Sunday, July 10, 2016

Going Graphic with the European Union: The Incal by Alejandro Jodorowsky and Moebius

Image from Comics Alliance
Over the past few decades, graphic novels have become a respected form of literature. Europe, in particular, has published a wide variety of graphic novels, and these works have become available to wider audiences due to the growth in popularity. In this summer series presented by the EUC, graphic novels from a wide variety of EU members will be reviewed and discussed. 

By Rachel Johannigmeier

If you have ever seen David Lynch's Dune, you may be aware of the troubled history of the production, including the version of Dune by Alejandro Jodorowsky and Jean Giraud (also known by the pen name, Moebius).  According to Comics Alliance, the two had collaborated on the incomplete vision of the project, and eventually, from 1981-1988, they collaborated on a work known as The Incal.  What they created is a work that stands strong as an example of what the science fiction can accomplish in graphic novels.

Image from Amazon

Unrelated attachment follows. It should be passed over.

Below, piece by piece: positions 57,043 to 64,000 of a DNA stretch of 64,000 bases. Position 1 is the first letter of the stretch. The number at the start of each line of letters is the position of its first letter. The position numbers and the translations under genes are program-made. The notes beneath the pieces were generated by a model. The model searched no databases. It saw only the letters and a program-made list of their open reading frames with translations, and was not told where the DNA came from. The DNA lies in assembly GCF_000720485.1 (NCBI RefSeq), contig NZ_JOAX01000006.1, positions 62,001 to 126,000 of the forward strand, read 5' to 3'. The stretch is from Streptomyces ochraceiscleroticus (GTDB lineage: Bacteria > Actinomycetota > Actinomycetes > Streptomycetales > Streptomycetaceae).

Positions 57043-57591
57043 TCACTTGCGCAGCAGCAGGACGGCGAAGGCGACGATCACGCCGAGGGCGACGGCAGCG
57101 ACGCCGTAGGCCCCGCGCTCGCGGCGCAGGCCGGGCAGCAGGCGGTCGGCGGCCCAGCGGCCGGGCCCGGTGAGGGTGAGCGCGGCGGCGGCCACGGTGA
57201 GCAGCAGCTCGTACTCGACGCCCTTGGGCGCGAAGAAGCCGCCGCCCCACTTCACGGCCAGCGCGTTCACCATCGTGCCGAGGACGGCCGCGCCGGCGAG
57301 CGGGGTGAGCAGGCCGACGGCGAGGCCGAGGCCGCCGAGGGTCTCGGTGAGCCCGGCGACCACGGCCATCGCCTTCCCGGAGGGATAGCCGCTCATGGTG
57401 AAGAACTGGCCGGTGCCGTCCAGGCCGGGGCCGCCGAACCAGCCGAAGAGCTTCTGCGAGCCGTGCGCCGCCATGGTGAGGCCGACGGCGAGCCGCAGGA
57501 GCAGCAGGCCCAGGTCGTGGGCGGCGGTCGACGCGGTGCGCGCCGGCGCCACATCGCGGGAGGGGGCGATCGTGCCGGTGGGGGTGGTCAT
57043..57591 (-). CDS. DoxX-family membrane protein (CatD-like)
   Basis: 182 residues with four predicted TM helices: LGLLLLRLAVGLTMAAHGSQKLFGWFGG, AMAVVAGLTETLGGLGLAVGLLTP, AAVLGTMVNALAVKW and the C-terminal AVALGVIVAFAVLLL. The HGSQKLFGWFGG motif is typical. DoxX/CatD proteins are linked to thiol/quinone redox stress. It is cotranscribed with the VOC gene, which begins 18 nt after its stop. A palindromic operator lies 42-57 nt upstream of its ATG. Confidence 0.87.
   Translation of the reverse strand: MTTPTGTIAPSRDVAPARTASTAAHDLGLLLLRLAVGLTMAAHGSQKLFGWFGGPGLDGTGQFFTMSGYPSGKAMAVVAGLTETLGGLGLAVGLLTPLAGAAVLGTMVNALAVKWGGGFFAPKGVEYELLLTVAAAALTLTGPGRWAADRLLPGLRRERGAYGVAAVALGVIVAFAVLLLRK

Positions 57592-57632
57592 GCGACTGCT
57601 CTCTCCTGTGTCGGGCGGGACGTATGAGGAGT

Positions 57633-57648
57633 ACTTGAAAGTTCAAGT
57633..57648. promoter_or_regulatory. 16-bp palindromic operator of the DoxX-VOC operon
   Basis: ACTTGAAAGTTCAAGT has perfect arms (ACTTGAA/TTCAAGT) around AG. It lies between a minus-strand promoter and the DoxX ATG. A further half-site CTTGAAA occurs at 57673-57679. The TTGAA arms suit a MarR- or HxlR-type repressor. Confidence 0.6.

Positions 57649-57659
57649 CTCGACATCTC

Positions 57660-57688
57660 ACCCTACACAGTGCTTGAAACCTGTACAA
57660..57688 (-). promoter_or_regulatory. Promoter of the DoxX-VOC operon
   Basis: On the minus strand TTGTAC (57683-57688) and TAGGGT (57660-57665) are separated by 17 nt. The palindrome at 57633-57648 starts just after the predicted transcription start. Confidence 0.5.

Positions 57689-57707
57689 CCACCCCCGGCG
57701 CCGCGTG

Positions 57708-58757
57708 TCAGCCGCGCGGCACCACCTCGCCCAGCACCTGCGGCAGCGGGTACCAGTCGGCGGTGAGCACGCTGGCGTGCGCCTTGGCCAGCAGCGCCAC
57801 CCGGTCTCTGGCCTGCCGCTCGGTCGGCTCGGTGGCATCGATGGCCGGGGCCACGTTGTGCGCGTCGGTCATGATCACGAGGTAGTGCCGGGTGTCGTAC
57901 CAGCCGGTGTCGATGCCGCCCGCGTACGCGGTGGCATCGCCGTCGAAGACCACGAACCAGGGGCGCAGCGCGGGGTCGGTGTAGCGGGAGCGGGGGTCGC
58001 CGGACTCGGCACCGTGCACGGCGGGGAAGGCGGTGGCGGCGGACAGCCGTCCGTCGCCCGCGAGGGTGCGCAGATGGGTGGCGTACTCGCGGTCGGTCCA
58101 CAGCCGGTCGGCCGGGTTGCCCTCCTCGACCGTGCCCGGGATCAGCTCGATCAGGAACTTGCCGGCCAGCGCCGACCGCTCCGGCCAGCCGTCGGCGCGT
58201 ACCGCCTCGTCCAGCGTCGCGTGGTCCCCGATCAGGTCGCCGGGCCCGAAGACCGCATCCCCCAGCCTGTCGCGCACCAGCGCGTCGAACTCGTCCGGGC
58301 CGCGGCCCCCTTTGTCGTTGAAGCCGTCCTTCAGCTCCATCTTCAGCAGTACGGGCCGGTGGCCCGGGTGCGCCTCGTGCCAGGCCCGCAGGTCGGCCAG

Story Information

Title: The Incal

Creators: Alejandro Jodorowsky (Writer) and Moebius (Artist)

Publisher: Humanoids

Audience: Adults

The Incal is a work that follows its protagonist, the unlikable detective John DiFool, as he becomes a part of a group saving the universe with the power of an entity known as the Incal.  He is not the chosen one of the story, but almost every segment of the story requires his involvement in some manner.  Whether it involves beating a thousand of other trained competitors in winning the honor of ushering in the Golden Age of the race the Berg or stopping the Darkness from corrupting the Emporess, he is always a reluctant, but necessary part of the fantastic journeys he finds himself on with his companions. 

The story begins and ends in the same way, but the journey in between is what adds power to the story's ending.  It is clear that the story was originally serialized, as the plot bounces at a rapid pace that sometimes left me confused as to what was exactly happening.  However, the art is astonishing, and makes up for any plot points that might have been missed along the way. 

It is a story that is set above average by the art, as many of the familiar cliches of sci-fi appear in the story.  Whether or not they were cliches when the story was created is debatable, but it is still an enjoyable story to read. It is a fantastic world, and as a reader, it is a treat to see into this interesting world. 

It also provides commentary on society and the corruption of those in power and those who are not in power.  There were incredibly cartoonish moments, but they serve to address issues of power.  I laughed at these moments, but I also thought about the implications of the source of humor.

I would recommend this graphic novel for fans of classic sci-fi that also provides social commentary on the world. 

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